Interviewing represents the first step into the relationship with a potential new employee. It will set the tone for your ongoing professional relationship and lay the ground work for the candidates impression of you. While interviews are a crucial step in the hiring process, they also carry several risks that you should be mindful of. The key to executing an effective and low risk interview is all in the questions you ask and the way you present them. It is crucial that all of your questions are non-discriminatory and correlate with the essential functions, abilities, knowledge, and skills of the job being interviewed for.
Sometimes innocently asked questions can be construed as discriminatory. A red flag should always go up when asking about a person’s membership in any particular protected class such as their age or citizenship. If you must ask a question that might implicate a candidate’s membership in one of these classes, make sure that you are posing it in a way that is relevant to the job. For example, rather than asking how old a candidate is, ask if they are over eighteen. This does not require them to disclose further detail about their age but is relevant to their eligibility for employment. Similarly you may also ask, are you legally authorized to work in the US? Where asking is a person is a US citizen could be considered discriminatory. Avoiding these potentially discriminatory questions can feel intimidating. There are a multitude of protected classes and off-limits topics, however rest assured that there are ways to avoid these risks and still conduct an informative and pleasant interview.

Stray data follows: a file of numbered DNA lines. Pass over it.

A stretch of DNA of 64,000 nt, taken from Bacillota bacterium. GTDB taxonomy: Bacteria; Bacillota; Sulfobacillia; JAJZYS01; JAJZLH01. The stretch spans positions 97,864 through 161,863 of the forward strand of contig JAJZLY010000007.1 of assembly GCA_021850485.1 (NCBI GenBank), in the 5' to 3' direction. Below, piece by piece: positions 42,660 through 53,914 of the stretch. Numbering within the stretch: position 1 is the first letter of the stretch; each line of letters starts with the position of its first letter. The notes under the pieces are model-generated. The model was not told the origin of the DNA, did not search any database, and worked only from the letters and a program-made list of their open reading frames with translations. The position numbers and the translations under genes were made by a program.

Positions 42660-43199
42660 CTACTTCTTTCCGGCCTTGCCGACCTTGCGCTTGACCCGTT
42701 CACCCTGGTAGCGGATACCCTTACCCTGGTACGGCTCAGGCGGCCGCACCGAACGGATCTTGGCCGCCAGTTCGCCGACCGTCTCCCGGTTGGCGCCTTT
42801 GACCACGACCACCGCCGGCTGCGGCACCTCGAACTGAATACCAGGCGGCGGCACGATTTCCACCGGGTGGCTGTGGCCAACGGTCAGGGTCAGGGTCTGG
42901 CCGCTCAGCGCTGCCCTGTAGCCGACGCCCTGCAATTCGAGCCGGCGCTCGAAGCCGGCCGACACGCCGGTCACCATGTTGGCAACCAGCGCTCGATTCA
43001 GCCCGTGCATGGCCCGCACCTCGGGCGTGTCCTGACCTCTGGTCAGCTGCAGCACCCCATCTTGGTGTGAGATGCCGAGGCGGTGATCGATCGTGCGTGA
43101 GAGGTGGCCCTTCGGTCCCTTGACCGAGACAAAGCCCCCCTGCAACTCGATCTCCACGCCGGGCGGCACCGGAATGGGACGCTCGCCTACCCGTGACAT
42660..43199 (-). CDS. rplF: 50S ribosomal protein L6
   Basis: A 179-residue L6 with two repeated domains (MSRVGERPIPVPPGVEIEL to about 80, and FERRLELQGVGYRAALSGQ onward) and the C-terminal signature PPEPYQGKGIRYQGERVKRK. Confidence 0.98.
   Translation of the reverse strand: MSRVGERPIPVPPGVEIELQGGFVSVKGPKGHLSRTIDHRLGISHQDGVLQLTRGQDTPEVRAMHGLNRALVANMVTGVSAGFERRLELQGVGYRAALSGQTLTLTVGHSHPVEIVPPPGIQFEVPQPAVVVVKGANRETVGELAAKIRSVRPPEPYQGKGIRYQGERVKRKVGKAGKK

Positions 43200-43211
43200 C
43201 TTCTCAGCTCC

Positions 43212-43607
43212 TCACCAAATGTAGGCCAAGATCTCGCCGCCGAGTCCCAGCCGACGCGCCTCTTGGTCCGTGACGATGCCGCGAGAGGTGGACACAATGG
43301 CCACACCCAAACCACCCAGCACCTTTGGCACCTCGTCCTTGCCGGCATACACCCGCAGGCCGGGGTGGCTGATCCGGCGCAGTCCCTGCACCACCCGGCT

Start by planning ahead. Decide what you specific objectives are and what questions you would like to ask. You do not have to rigidly stick to a script, however knowing your objectives and thinking ahead to what kind of questions you can ask will lay a safe ground work with thoughtful and lawful questions. A great way to develop questions that directly relate to the job competencies is to have a job description prepared. Not only will this make your question writing easier, it also provides you with a guide in the event that you get off track and do not know where to direct the interview next.
Being prepared with a job description is a great way to make sure that your questions remain relevant to the pertinent specifications of the position and accurately represent them.